Niebuhr, H. Richard. "Chapter One: The Church and Its Purpose." The Purpose of the Church and Its Ministry. New York: Harper & Row, 1956, 1-47.
In the mid 1950s, H. Richard Niebuhr served as the director of a project named The Study of Theological Education in the United States and Canada (Niebuhr 1956, xi). The work of this study involved visits to and interviews with approximately a hundred schools of theology which taught a broad cross-section of primarily Protestant pastors and theologians.
Niebuhr observes that any work of education occurs in a particular societal climate. It is impossible to adequately evaluate an educational enterprise without considering its society (Niebuhr 1956, 1). Theolgoical education, therefore, must always be considered in light of both short-range and long-range goals, aimed at a particular theological view of the world. The role of the Christian faith in the current culture is a matter of fundamental importance (Niebuhr 1956, 3). It is necessary to follow historic views and to identify how those views intersect with the contemporary world.
Niebuhr proposes that theological schools in the United States think of themselves as functioning within their particular denomination rather than describing themselves in terms of their doctrinal or theological context (Niebuhr 1956, 6). Further, since the schools represent a variety of orientations, Niebuhr thinks the trend has been toward individuality and self-support of schools. This in turn relies on a dependence on lay support and use of business practices to make support development effective (Niebuhr 1956, 7). What is curious to Niebuhr is that with all this diversity and distinction among groups, the schools, which are distinctively American in tone, rarely make their American church part of their description. Rather, they generally refer to a denomination if they reference anything (Niebuhr 1956, 9). He does note, additionally, that while the schools seem to have little in common, they are active in their disciplined study of Scripture. Niebuhr considers that the Fundamentalist schools ask more sophisticated questions than the liberal schools think they do and that the liberal schools look to Scripture more than the Fundamentalists think they do (Niebuhr 1956, 14). He also notes that within a study of Church history, the mephasis is on the whole of the Church. Similarly, studies of systematic theology tend to engage in theological questions which pertain to all of Christianity (Niebuhr 1956, 15).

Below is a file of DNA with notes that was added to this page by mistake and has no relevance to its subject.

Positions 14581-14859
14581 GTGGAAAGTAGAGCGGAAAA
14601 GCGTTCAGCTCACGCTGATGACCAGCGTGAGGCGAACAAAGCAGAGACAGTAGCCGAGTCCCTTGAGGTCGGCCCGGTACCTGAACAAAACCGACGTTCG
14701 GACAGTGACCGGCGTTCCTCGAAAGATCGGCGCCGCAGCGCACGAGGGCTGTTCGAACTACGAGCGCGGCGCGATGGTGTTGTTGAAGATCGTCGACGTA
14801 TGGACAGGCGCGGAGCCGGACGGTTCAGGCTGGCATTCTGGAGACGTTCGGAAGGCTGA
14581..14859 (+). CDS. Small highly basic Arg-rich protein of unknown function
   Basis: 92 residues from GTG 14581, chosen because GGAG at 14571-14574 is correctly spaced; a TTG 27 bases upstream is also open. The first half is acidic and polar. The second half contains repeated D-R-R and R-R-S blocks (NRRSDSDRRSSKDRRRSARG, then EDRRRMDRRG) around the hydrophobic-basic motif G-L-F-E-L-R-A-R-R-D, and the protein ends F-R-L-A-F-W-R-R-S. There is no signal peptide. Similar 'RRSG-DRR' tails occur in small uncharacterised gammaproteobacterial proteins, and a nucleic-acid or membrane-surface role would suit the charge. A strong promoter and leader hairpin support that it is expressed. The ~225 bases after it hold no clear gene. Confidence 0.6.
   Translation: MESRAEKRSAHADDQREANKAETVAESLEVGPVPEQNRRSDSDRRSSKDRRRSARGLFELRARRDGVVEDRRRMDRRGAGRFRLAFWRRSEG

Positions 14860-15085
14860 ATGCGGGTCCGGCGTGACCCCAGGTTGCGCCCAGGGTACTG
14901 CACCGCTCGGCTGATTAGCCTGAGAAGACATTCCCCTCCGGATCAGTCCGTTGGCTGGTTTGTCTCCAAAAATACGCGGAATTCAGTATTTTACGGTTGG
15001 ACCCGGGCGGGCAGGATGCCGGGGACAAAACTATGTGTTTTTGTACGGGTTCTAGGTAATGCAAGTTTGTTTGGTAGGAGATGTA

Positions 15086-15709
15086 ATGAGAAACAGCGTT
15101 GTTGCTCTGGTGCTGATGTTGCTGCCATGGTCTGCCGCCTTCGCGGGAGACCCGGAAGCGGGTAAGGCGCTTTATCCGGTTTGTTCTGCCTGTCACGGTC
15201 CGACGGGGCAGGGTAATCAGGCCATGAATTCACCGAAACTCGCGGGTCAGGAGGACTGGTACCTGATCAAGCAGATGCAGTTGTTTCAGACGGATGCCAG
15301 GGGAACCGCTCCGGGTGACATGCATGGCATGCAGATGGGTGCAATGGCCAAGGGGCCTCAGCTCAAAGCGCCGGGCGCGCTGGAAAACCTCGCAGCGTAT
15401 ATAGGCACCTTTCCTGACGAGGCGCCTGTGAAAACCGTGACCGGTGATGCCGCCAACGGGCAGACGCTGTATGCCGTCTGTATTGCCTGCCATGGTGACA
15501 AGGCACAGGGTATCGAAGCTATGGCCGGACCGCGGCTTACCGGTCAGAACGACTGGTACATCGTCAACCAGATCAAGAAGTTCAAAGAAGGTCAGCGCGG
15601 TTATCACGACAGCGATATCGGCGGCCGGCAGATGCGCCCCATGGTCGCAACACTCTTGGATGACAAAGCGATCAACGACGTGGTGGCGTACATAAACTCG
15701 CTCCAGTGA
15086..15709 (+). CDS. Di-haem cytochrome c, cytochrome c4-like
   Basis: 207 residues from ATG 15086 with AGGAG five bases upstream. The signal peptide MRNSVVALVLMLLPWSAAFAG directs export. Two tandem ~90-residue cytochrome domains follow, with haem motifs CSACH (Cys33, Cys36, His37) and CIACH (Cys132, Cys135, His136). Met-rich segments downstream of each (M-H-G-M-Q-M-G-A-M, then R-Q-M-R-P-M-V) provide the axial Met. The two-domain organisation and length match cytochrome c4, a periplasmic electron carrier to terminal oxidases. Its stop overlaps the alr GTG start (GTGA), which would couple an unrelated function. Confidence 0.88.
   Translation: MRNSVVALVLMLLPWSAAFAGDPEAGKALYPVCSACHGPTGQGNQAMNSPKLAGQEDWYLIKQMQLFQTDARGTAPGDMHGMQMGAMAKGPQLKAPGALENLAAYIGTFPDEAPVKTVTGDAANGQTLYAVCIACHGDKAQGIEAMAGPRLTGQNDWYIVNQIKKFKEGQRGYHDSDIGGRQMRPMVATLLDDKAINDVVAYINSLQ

Niebuhr notes that where there is "confusion and uncertainty in theological schools" (Niebuhr 1956, 17) it is often rooted in an inadequate definition of the Church. Theological schools and church bodies are perhaps better at describing the structure of an organization than the philosophical undergirdings. Niebuhr tentatively defines it as "the subjective pole of the objective rule of God" (Niebuhr 1956, 19). It adheres to and imitates the actual kingdom of God. The Church, then, draws attention to God, rather than to itself. It is a social reality and institution, but it is never merely that (Niebuhr 1956, 21). Niebuhr sees the Church in terms of "polarities." For instance, it is unity but a diverse group. It is one body but many congregations (Niebuhr 1956, 23ff).
While churches and schools may have any number of distinctive purpose statements, Niebuhr concludes, they have one underlying purpose. That he identifies "as the increase among men of the love of God and neighbor" (Niebuhr 1956, 31). This goal is compatible with, and even sums up, the seemingly conflicting mission statements which he summarizes. Niebuhr goes on to describe the many ways love of God and love of neighbor can be worked out as the ultimate goal of theological training. His description is of a decidedly counter-cultural conception of God, of neighbor, and of love itself.
Niebuhr's summary of the situation is that theological schools confuse proximate goals with ultimate goals (Niebuhr 1956, 39). This confusion may be manifested in confusing a denomination for all of Christianity, for instance, or a confusion which mistakes the work of God's kingdom for the work of God (Niebuhr 1956, 41). Niebuhr concludes that these confusions are deeply harmful to our understanding of Christianity and our ability to pursue adequate theological understanding which guides our life.